Build 64-bit kernel for Raspberry Pi, using native tools

How to build a custom 64-bit ARM aarch64 kernel for the Raspberry Pi 3, 3+ and 4 boards, on device, using native cross-compilation tools binutils and gcc.


Note: For a long time the Raspberry Pi foundation didn't provide 64-bit kernel or userland even if they are advertising the Pi 3 and 4 as 64-bit platforms. This has now changed, as they provide both a 64-bit kernel and userland combination (beta 64-bit Raspberry OS), and also a 64-bit kernel combined with a 32-bit userland option, so you don't need to build a 64-bit kernel yourself anymore unless you really want to.

There are 3 ways to get a 64-bit kernel compiled:

  1. Native build on another 64-bit ARM platform
  2. Cross-compilation on another platform
  3. Cross-compilation on the Pi itself

This tutorial will explain how to do option number 3. (And will actually work just fine for option number 2 as they are pretty much the same).

Note: You will need plenty of space when building as the sources and build results for both the tools and kernel takes quite a lot of space. Also a heat sink is highly recommended if building in parallel.

Time: Speed is relative. The Raspberry Pi is fast or slow, depending on what you compare it to. Even so, it will take a while to build everything, for example C-compiler only gcc will take about 85 minutes to build using non-parallel make on a Pi 3.

Install essential build tools and development packages

As we need to build the tools we need, that is aarch64 binutils and gcc, we need to install the required build tools first. Start by first installing required dependencies for compilation of these tools:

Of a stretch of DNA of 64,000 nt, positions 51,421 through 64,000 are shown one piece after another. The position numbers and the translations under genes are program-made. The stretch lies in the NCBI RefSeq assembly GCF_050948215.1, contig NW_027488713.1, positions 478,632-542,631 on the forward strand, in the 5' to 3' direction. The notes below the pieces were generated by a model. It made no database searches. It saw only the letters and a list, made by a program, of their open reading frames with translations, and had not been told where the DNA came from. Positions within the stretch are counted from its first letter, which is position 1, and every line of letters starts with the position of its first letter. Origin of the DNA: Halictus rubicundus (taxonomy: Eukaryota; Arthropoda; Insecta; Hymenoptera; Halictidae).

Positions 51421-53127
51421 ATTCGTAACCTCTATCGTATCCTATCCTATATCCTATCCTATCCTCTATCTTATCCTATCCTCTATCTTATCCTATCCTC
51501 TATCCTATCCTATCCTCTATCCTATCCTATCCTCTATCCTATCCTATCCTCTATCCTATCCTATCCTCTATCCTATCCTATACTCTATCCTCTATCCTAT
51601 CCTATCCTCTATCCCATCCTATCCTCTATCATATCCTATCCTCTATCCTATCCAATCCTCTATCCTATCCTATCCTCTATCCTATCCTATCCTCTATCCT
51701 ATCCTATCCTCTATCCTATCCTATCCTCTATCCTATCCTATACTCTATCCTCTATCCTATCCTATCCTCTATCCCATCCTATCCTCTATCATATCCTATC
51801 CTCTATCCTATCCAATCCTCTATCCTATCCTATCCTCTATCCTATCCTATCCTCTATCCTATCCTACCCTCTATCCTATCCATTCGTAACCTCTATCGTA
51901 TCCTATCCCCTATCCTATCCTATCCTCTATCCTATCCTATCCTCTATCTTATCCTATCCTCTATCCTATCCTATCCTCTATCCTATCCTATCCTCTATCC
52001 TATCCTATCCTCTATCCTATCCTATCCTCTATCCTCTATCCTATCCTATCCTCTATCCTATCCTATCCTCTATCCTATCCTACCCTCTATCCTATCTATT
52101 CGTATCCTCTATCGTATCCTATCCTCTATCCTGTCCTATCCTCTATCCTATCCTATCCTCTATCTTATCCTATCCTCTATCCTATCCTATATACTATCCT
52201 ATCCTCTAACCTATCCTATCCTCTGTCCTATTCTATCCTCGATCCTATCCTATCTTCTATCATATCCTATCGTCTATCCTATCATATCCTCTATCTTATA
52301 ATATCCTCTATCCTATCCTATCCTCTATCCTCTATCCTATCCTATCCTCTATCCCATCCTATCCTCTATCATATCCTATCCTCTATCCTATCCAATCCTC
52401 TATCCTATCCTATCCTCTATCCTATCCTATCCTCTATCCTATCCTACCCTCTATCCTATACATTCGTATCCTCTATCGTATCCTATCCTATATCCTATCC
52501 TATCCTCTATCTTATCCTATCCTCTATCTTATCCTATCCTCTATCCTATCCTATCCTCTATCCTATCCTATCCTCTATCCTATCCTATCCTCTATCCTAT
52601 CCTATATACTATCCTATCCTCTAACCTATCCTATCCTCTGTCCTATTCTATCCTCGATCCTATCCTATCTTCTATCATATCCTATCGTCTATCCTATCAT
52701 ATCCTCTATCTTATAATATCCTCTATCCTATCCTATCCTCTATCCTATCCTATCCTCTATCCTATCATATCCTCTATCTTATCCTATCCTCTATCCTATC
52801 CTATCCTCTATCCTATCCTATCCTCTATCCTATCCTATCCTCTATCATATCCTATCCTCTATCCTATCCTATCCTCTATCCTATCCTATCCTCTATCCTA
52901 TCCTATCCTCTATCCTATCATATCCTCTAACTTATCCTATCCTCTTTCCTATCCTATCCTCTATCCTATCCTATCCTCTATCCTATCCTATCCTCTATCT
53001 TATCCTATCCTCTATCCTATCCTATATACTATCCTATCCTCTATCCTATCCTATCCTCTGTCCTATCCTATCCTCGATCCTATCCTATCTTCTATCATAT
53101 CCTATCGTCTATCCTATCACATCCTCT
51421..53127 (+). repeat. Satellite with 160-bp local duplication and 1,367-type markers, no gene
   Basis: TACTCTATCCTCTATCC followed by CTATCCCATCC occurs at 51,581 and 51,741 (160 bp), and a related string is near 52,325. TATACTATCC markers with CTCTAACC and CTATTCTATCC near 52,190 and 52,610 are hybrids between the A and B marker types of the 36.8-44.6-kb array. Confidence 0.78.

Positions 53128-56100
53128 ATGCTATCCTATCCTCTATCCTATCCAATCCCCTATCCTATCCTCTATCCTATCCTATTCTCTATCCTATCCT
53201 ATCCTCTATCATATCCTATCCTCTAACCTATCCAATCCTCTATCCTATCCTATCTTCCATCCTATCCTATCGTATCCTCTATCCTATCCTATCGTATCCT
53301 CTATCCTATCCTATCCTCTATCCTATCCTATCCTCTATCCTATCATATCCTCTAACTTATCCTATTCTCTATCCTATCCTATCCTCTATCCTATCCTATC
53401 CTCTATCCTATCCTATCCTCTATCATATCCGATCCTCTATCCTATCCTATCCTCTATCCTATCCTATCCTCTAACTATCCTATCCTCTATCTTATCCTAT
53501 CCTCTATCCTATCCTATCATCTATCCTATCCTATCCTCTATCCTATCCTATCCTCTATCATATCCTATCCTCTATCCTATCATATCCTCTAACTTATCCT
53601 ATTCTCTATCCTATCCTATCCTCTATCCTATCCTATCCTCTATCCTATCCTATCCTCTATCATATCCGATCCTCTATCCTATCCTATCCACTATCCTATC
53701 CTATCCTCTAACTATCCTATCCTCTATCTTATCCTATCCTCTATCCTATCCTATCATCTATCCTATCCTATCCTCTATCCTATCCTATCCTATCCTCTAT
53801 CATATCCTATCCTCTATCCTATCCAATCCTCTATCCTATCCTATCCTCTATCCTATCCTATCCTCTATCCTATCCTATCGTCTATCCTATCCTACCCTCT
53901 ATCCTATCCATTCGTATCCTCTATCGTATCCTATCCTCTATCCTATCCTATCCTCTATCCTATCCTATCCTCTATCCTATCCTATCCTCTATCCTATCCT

sudo apt-get install build-essential libgmp-dev libmpfr-dev libmpc-dev libisl-dev libncurses5-dev bc git-core bison flex

Build the cross compilation tools

To be able to cross-compile we need to build a couple of tools ourselves as they are not provided. These are aarch64 versions of binutils (assembler, linker) and gcc (C compiler). We will install these tools in their own prefix or path,


We will also use out-of-source build directories to keep the sources clean. This is handy if you need to re-configure, re-build or start over without needing to clean the source tree.

Build and install Binutils

We will start with building the low-level tool, binutils. Binutils is basically an assembler and linker.

Download the latest binutils, (Tested with 2.34 at time of writing, feel free to try any later versions when available)


Untar the binutils archive

tar xf binutils-2.34.tar.bz2

Configure build and install

mkdir binutils-obj
cd binutils-obj
../binutils-2.34/configure --prefix=/opt/aarch64 --target=aarch64-linux-gnu --disable-nls
make -j4
sudo make install

Binutils is now installed, to be able to use it directly, add "/opt/aarch64/bin/" to your path:

export PATH=$PATH:/opt/aarch64/bin/

Build and install GCC

Next up is gcc, the C compiler. We will build a minimal compiler for C only and no userland support. This is enough to get a aarch64 kernel compiled.

Download latest stable gcc (Tested with 8.4.0 at time of writing, feel free to try any later version when available):


Untar the gcc archive

tar xf gcc-8.4.0.tar.xz

Next configure gcc and build gcc. We will configure the build for only a minimal C compiler, that is enough for building a kernel.

mkdir gcc-out
cd gcc-out
../gcc-8.4.0/configure --prefix=/opt/aarch64 --target=aarch64-linux-gnu --with-newlib --without-headers \
 --disable-nls --disable-shared --disable-threads --disable-libssp --disable-decimal-float \
 --disable-libquadmath --disable-libvtv --disable-libgomp --disable-libatomic \
make all-gcc -j4
sudo make install-gcc

Test that the cross gcc runs ok, run:

/opt/aarch64/bin/aarch64-linux-gnu-gcc -v

It should report something close to this is everything is ok: